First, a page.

But I digressed — and how. My point, initially, was to tell you that I have come here often, to talk of many things. And then I spent most of my time here talking of just one thing. I mean, it was a biggie…

But still.

I suppose I’ll save the rest for another day. A quick gist is in order though. And so, in no particular order, here goes.

A list of things I’ve tried and failed to tell you about—

  • This surgery, this sudden knowledge of something that’s been amiss for a long, long time without my knowing anything about it.
  • The fact that just a few months ago, I was running a 10k, almost nonstop, and never imagined there was something wrong with me. That good health is precious. It is fragile. A gift. It is something that will fade, whether suddenly and brutally or slowly and sadly with age.
  • The fact that I haven’t seen my mother in months, or my sisters, or my nephews (one of whom is going to be towering above me by the time we next meet).
  • The odd, inscrutable ache of looking at an outside object — like a pair of jeans or my small blue backpack or my pouch that still has things like kajal and lip balm inside it — and not being able to imagine a time when I could be using it again.
  • The fact that I miss my house help sometimes. Not the convenience of all that they make happen for me — I miss that all everyday — but the fact of them, the chatter and the bustle and the company.
  • The fact that, on good days, I acknowledge that I might actually miss this sometimes when it’s all done. This living in a bubble where there’s only C and I for hours on end, for an entire day at times.
  • The fact that I was naive enough to make plans for an actual when-this-ends at some point. That was then. This is now. We know better and we know the worst and we know that there is going to be a new normal, and then another new normal, and perhaps a whole array of new normals before (or if ever) we go back to what used to be known as normal at all.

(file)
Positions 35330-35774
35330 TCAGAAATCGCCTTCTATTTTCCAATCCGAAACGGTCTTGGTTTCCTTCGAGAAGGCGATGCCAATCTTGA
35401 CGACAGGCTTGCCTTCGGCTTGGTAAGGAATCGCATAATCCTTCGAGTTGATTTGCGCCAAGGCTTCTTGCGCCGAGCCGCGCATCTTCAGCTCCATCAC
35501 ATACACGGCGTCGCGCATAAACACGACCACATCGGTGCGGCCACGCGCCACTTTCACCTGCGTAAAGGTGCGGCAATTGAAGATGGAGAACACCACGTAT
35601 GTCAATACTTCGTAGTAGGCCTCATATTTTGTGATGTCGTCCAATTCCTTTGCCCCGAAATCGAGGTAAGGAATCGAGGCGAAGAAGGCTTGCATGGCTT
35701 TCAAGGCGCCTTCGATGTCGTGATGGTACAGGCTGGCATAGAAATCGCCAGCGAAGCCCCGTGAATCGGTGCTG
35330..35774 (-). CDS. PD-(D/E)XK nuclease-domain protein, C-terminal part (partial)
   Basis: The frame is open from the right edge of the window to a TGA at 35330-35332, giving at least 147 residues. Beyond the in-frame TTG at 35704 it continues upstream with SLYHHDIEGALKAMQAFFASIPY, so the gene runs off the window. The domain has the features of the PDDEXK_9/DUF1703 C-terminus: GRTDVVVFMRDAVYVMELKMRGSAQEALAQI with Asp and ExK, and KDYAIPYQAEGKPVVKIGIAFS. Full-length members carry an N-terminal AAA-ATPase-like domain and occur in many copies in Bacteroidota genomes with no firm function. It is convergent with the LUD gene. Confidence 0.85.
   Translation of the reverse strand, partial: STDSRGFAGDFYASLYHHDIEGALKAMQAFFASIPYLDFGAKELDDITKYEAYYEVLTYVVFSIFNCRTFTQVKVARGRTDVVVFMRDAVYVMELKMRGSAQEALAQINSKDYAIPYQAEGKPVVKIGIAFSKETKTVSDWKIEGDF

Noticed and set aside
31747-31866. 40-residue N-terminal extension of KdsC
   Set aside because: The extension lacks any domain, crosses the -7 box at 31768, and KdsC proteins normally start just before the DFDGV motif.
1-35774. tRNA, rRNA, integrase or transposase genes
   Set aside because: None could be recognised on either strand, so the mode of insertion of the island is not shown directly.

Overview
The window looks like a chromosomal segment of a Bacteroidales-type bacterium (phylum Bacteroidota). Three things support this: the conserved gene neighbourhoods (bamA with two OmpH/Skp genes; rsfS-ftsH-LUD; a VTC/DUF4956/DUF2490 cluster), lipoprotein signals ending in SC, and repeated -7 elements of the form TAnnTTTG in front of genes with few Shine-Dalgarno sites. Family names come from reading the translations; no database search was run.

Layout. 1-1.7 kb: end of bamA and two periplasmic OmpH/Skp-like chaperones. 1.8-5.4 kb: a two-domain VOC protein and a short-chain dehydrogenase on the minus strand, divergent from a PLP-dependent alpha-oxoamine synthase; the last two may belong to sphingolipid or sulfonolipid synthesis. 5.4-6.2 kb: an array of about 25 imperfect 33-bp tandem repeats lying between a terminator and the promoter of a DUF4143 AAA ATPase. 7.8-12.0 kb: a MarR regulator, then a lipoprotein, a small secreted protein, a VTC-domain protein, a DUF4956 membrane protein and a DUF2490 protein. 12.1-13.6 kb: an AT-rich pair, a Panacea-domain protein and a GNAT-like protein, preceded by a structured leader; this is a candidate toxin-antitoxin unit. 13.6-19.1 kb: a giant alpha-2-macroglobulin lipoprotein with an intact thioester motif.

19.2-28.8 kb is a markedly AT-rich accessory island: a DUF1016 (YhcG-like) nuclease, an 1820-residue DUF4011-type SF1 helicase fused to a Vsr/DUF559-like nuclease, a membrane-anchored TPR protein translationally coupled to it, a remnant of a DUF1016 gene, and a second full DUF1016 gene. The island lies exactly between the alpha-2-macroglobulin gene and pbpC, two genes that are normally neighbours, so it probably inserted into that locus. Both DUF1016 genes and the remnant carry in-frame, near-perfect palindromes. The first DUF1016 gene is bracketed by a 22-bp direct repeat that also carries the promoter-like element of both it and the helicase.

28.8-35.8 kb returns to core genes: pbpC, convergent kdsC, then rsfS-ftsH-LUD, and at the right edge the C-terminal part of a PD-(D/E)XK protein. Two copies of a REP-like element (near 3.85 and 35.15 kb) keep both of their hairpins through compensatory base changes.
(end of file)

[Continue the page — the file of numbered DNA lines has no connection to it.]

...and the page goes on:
• The fact that I feel helpless with everything that’s happening around us right now, and that sometimes, I feel sudden gut punches of guilt. So do you, I suppose. Because don’t we all right now?

Things hurt harder these days. Emotions feel closer to the surface than they used to be. More than anything else, I’ve begun to feel a keen sense of all-of-this-is-fleeting. I know that feeling is a sort of speciality of mine, in the sense that I’ve written, painted and made music about it before. But this, right now — this is something else. This is horrible and difficult and it feels unending far too fucking often and what right do I have to even feel any of that? Here I am, safe and sound, in my house with its four rooms and these windows that I can shut on the world when it all gets to be just




Here I am, in my rocking chair, at the end of a perfectly decent day, blogging about my angst. Is there a word for this feeling of being acutely aware of your privilege and simultaneously ashamed and grateful for it? Is there an obscure sorrow that defines what we all are feeling now, while the world as we know it seems to be racing to its end while we watch mutely from our places somewhere near the top of Maslow’s pyramid?


I’m sorry. That got away from me. I digressed, many times over, and I no longer remember if there ever was a point I was trying to make.

If you read this all the way up till here, thank you, Zonk. You are sweet, and a true friend, and a listener of the most stellar type. I hope I haven’t made you sad. And I hope I haven’t given you the impression that I am sad. I’m not. I’m not sad and I have not much to be worried about and honestly, I am okay. And I hope that you’re okay as well.

Hang in there, Zonk. Do your bit. Do your best. And ping me if ever you want or need to.

Love always,
K :)


Partial Disclosure, and an unfun first.

Dear Zonk,

Other things being equal, this time next week, I’ll be in hospital, or preparing to leave from it. I’m not sure what more there is to say about it. I’d rather not go into detail, but I also can’t possible say nothing to you about this all. You, to whom I tell all things and yet, increasingly lately, reveal almost nothing at all.

I’ve never so much as broken a bone before, and even going to the dentist freaks me out. You’d think I’d be a wreck whilst waiting for a surgery to happen. But honestly, I’m not. This is supposed to be a little deal, not a big one, and my doctor’s promised to put me under before I go in, and I think I’m kinda almost sure I’ll be okay.

I’ve been pondering this curious absence of crippling fear and I think I know why it is. Or rather, why it is not.

  1. I fear facing the unknown. I’ve lived with the knowledge of this impending surgery for almost a month now. I know what to expect. I know I won’t be awake for most of it, so that’s a pretty sneaky way for “facing” it.
  2. I fear pain. But I’ll be in a hospital. So, you know.
  3. At this point, I’ll be happy to get back to life, which right now feels stalled. This lockdown ain’t ending anytime soon. So at least I get to get this shit out of the way and recuperate in time for when it does end. I get to imagine a day in the future where the virus has left the building and I can step outside, wearing my running shoes, feeling perfectly happy and smug about being medically and legally allowed to engage in vigorous exercise again.